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Is Prescription Data Used To Invade Your Privacy?

By Ellen Nakashima

Health and life insurance companies have access to a powerful new tool for evaluating whether to cover individual consumers: a health "credit report" drawn from databases containing prescription drug records on more than 200 million Americans.

Collecting and analyzing personal health information in commercial databases is a fledgling industry, but one poised to take off as the nation enters the age of electronic medical records. While lawmakers debate how best to oversee the shift to computerized records, some insurers have already begun testing systems that tap into not only prescription drug information, but also data about patients held by clinical and pathological laboratories.

Traditionally, insurance companies have judged an applicant's risk by gathering medical records from physicians' offices. But the new tools offer the advantage of being "electronic, fast and cheap," said Mark Franzen, managing director of Milliman IntelliScript, which provides consumers' personal drug profiles to insurers.

The trend holds promise for improved health care and cost savings, but privacy and consumer advocates fear it is taking place largely outside the scrutiny of federal health regulators and lawmakers.

Ingenix, a Minnesota-based health information services company that had $1.3 billion in sales last year — and Wisconsin-based rival Milliman — say the drug profiles are an accurate, less expensive alternative to seeking physician records, which can take months and hundreds of dollars to obtain. They note that consumers authorize the data release and that the services can save insurance companies millions of dollars and benefit consumers anxious for a decision.

"Some insurers can make a decision in the same day, or right on the spot," Franzen said. "That's the real 'value-add.' "

But the practice also illustrates how electronic data gathered for one purpose can be used and marketed for another — often without consumers' knowledge, privacy advocates say. And they argue that although consumers sign consent forms, they effectively have to authorize the data release if they want insurance.

"As health care moves into the digital age, there are more and more companies holding vast amounts of patients' health information," said Joy Pritts, research professor at Georgetown University's Health Policy Institute. "Most people don't even know these organizations exist. Unfortunately the federal health privacy rule does not cover many of them. . . . The lack of transparency with how all of this works is disturbing."

Ingenix and Milliman create the profiles by plumbing rich databases of prescription drug histories kept by pharmacy benefit managers (PBMs), which help insurers process drug claims. Ingenix, for instance, has servers in the PBM data centers, updating the drug files as frequently as once a day, said John Stenson, senior vice president of consulting for Ingenix, which is a division of UnitedHealth Group. The corporation also owns UnitedHealthcare, the nation's second-largest insurer.

When an insurer makes an online query about an applicant, Ingenix or Milliman's servers scour the data and within minutes or less return reports to a central server at the company. The server aggregates the information going back as far as five years, including the drugs and dosages prescribed, dates filled and refilled, the therapeutic class and the name and address of the prescribing doctor.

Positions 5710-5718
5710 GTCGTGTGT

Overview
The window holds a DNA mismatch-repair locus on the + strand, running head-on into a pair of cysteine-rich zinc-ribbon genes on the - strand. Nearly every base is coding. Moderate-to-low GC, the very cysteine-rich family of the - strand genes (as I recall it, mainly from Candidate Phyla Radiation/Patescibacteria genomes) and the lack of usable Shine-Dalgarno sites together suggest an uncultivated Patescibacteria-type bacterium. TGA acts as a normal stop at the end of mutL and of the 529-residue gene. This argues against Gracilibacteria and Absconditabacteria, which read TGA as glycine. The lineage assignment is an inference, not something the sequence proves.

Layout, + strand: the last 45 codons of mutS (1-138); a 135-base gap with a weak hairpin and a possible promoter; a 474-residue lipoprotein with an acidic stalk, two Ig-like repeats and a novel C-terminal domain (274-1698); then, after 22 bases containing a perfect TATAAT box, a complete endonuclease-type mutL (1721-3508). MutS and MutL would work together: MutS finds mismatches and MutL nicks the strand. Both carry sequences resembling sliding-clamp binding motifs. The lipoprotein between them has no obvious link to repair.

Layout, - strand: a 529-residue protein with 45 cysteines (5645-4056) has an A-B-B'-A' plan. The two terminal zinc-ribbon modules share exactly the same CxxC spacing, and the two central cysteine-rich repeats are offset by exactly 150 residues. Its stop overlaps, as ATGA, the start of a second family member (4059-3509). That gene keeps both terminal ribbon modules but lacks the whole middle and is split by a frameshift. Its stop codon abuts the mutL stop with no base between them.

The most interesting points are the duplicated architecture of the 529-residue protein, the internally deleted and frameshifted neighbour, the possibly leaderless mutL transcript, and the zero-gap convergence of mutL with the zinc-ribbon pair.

Then comes the analysis.

Ingenix's MedPoint tool provides insurers a "pharmacy risk score," or a number that represents an "expected risk" for a group of people, such as 30- to 35-year-old women who have taken prescription drugs, Stenson said. Higher scores imply higher medical costs.

Milliman's IntelliScript codes drugs red, yellow or green, according to the insurer's instructions, with red signaling the greatest risk, Franzen said. Red codes could include the so-called AIDS cocktail drugs and cancer medications, he said.

The companies receive data only on individuals who are in clients in PBMs' databases, generally excluding, say, people who pay for drugs in cash. The profiles cost insurers about $15 a search. IntelliScript gets about 1 million queries from insurers a year, largely individual health insurers.

The system can save money for insurers, said Richard Dick, an entrepreneur who built the database system that Ingenix acquired in 2002.

For instance, if MedPoint produces a report that an individual has been on the highest dose of the cholesterol-reducing drug Zocor for 18 monts, the insurer "would be able to know that you have a very high, near-intractable cholesterol problem," Dick said, and could avoid a costly blood test.

From a business standpoint, it makes no sense for an insurer to sell a plan with a $200 monthly premium if the company knows that the consumer is taking medications that cost $400 every six months, industry experts said. That is why having access to an "objective" source of third-party information is valuable, said Tia Goss Sawhney, a Chicago area health insurance actuary who has used both companies' tools. "Though most people tell the truth most of the time, there are people out there who don't, who leave out something that's incredibly relevant, who may even be able to defraud a company," she said. "That's important because ultimately the people who tell the truth have to pay for those who don't."